Measuring aid to global public goods (GPGs)

by Duncan Knox


This discussion paper focuses on global public goods (GPGs), and the role of official development assistance (ODA) in providing them. It also outlines an approach to estimating funding for GPGs from providers of ODA.

GPGs are commonly defined as goods that are non-rival (consumption by one person does not diminish consumption by another), non-excludable (no one can be excluded from their benefits) and which cover more than one group of countries. Examples of GPGs include climate change mitigation, communicable disease prevention and global peace and security.

ODA is well positioned to play a role as a funding source for certain GPGs; its main objective is to promote the economic development and welfare of developing countries, enabling it to be targeted towards funding specific GPGs. However, ODA is increasingly recognised as a scarce and precious resource with competing demands, attention is therefore turning to questioning the role development cooperation should play in providing GPGs.

This discussion paper takes a first step, outlining an analytical approach to assessing ODA for GPGs. It profiles ODA’s role in providing GPGs and highlights the difficulties of measurement. It finds that better defining GPG investments and better understanding of how ODA currently supports these investments are essential first tasks in informing the debate around appropriate uses of ODA.

This paper identifies eight broad themes under which ODA can be directed to GPGs: environment, global public health, research, trade policy and transport policy, conflict peace and security, communications, humanitarian international non-governmental organisations and other. Each broad theme contains one or more sub-themes, and the sub-themes are why any particular activity is included as a GPG (for example, communicable disease prevention is categorised as a sub-theme, is the basis for selection as a GPG, and sits under the global public health theme).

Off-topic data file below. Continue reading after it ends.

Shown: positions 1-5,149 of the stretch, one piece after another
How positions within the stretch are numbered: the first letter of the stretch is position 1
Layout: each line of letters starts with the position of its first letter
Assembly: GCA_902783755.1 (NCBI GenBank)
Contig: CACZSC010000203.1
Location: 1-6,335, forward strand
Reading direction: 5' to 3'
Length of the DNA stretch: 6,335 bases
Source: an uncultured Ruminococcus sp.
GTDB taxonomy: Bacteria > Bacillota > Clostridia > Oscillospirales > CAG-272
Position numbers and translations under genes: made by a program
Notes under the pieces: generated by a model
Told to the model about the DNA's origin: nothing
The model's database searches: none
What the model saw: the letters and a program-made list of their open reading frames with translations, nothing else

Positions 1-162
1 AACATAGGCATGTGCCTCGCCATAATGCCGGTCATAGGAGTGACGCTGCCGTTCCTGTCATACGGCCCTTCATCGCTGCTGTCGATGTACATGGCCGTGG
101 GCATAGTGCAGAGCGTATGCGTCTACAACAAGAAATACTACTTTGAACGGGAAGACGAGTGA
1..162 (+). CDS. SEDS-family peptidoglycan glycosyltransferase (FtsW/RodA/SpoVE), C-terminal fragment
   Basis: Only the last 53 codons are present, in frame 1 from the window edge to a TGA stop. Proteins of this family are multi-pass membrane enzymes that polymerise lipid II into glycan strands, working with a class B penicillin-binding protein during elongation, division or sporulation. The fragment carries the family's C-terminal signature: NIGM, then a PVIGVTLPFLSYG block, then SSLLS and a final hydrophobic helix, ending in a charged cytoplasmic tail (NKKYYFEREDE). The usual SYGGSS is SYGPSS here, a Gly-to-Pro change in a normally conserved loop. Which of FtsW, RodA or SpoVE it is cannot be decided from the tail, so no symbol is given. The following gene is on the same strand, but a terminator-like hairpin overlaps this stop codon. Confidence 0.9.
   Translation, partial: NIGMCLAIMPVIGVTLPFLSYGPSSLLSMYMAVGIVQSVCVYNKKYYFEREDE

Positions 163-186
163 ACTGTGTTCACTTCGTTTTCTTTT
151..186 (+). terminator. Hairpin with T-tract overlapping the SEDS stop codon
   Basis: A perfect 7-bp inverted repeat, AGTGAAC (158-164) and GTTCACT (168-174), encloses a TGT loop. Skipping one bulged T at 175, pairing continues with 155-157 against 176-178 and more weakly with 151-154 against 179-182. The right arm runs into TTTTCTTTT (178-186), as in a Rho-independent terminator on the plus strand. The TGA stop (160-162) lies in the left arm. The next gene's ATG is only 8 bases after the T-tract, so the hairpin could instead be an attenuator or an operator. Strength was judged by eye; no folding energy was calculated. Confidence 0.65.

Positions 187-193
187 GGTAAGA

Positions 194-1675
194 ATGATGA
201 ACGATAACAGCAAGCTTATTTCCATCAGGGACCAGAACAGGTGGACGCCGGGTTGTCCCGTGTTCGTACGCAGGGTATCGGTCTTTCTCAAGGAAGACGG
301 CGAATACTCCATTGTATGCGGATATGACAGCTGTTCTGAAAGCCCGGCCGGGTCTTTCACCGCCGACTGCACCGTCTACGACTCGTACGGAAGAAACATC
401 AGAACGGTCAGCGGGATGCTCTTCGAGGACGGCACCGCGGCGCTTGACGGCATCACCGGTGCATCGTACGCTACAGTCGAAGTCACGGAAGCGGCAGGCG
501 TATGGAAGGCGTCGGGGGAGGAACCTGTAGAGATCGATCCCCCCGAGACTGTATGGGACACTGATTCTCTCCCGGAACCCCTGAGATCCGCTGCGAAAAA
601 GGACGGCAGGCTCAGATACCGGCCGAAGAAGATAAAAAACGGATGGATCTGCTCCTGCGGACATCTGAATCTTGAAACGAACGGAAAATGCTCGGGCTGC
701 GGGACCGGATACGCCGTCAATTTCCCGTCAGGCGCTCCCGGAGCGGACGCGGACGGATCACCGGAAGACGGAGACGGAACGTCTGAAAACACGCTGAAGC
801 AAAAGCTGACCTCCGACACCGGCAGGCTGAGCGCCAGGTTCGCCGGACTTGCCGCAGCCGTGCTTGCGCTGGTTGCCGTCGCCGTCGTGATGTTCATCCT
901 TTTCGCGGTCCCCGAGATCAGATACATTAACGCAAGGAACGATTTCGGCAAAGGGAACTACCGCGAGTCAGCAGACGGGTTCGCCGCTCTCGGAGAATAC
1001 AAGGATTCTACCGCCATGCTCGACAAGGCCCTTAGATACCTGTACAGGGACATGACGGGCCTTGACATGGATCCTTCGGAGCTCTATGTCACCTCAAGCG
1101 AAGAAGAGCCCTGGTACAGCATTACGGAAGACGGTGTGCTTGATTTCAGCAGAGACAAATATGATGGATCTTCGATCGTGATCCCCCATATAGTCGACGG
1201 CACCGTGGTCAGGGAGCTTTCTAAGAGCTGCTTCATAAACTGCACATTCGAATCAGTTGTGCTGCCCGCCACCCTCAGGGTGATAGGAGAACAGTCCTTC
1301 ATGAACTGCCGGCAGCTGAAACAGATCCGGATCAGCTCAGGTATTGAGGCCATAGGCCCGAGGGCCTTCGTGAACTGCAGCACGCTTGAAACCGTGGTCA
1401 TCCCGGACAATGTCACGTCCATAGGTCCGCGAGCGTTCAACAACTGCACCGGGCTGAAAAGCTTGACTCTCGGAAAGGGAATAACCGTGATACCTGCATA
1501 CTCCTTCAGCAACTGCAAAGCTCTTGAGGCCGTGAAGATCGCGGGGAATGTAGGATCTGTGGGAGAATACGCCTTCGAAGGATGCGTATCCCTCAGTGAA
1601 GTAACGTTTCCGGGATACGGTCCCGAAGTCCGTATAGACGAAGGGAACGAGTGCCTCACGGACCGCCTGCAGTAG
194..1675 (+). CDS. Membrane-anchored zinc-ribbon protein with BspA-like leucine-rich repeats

Key findings on ODA to GPGs in 2014

  • ODA disbursements directed to GPGs stood at US$12.9 billion in 2014. This is 8% of total ODA.
  • The largest three broad GPG themes were environment (US$8.0 billion), global public health (US$2.1 billion) and other (ie non-health/non-environment) research (US$1.1 billion).
  • Disbursements to the environment theme made up 62% (US$8.0 billion) of total ODA to GPGs in 2014. A significant proportion of this (over 80%) comprises activities marked to have a principal policy focus on climate change mitigation. These figures are likely to be an underestimate because they do not capture mitigation financing activities in the form of disbursements from a number of multilateral development banks. Total GPG ODA marked as research activities stood at US$2 billion in 2014, with US$516 million in global public health and US$315 million in environment. A quarter of estimated global public health GPG spending relates to research that is non-country specific.
  • The largest channel of delivery for GPGs in 2014 was public sector institutions (US$5.7 billion in total). Multilateral organisations were the second largest channel of delivery at US$2.8 billion, of which US$1.2 billion was channelled through the UN and US$1.0 billion through the World Bank.

Download the full discussion paper here

Hompage image © 2008, Getty Images for International AIDS Vaccine Initiative (IAVI)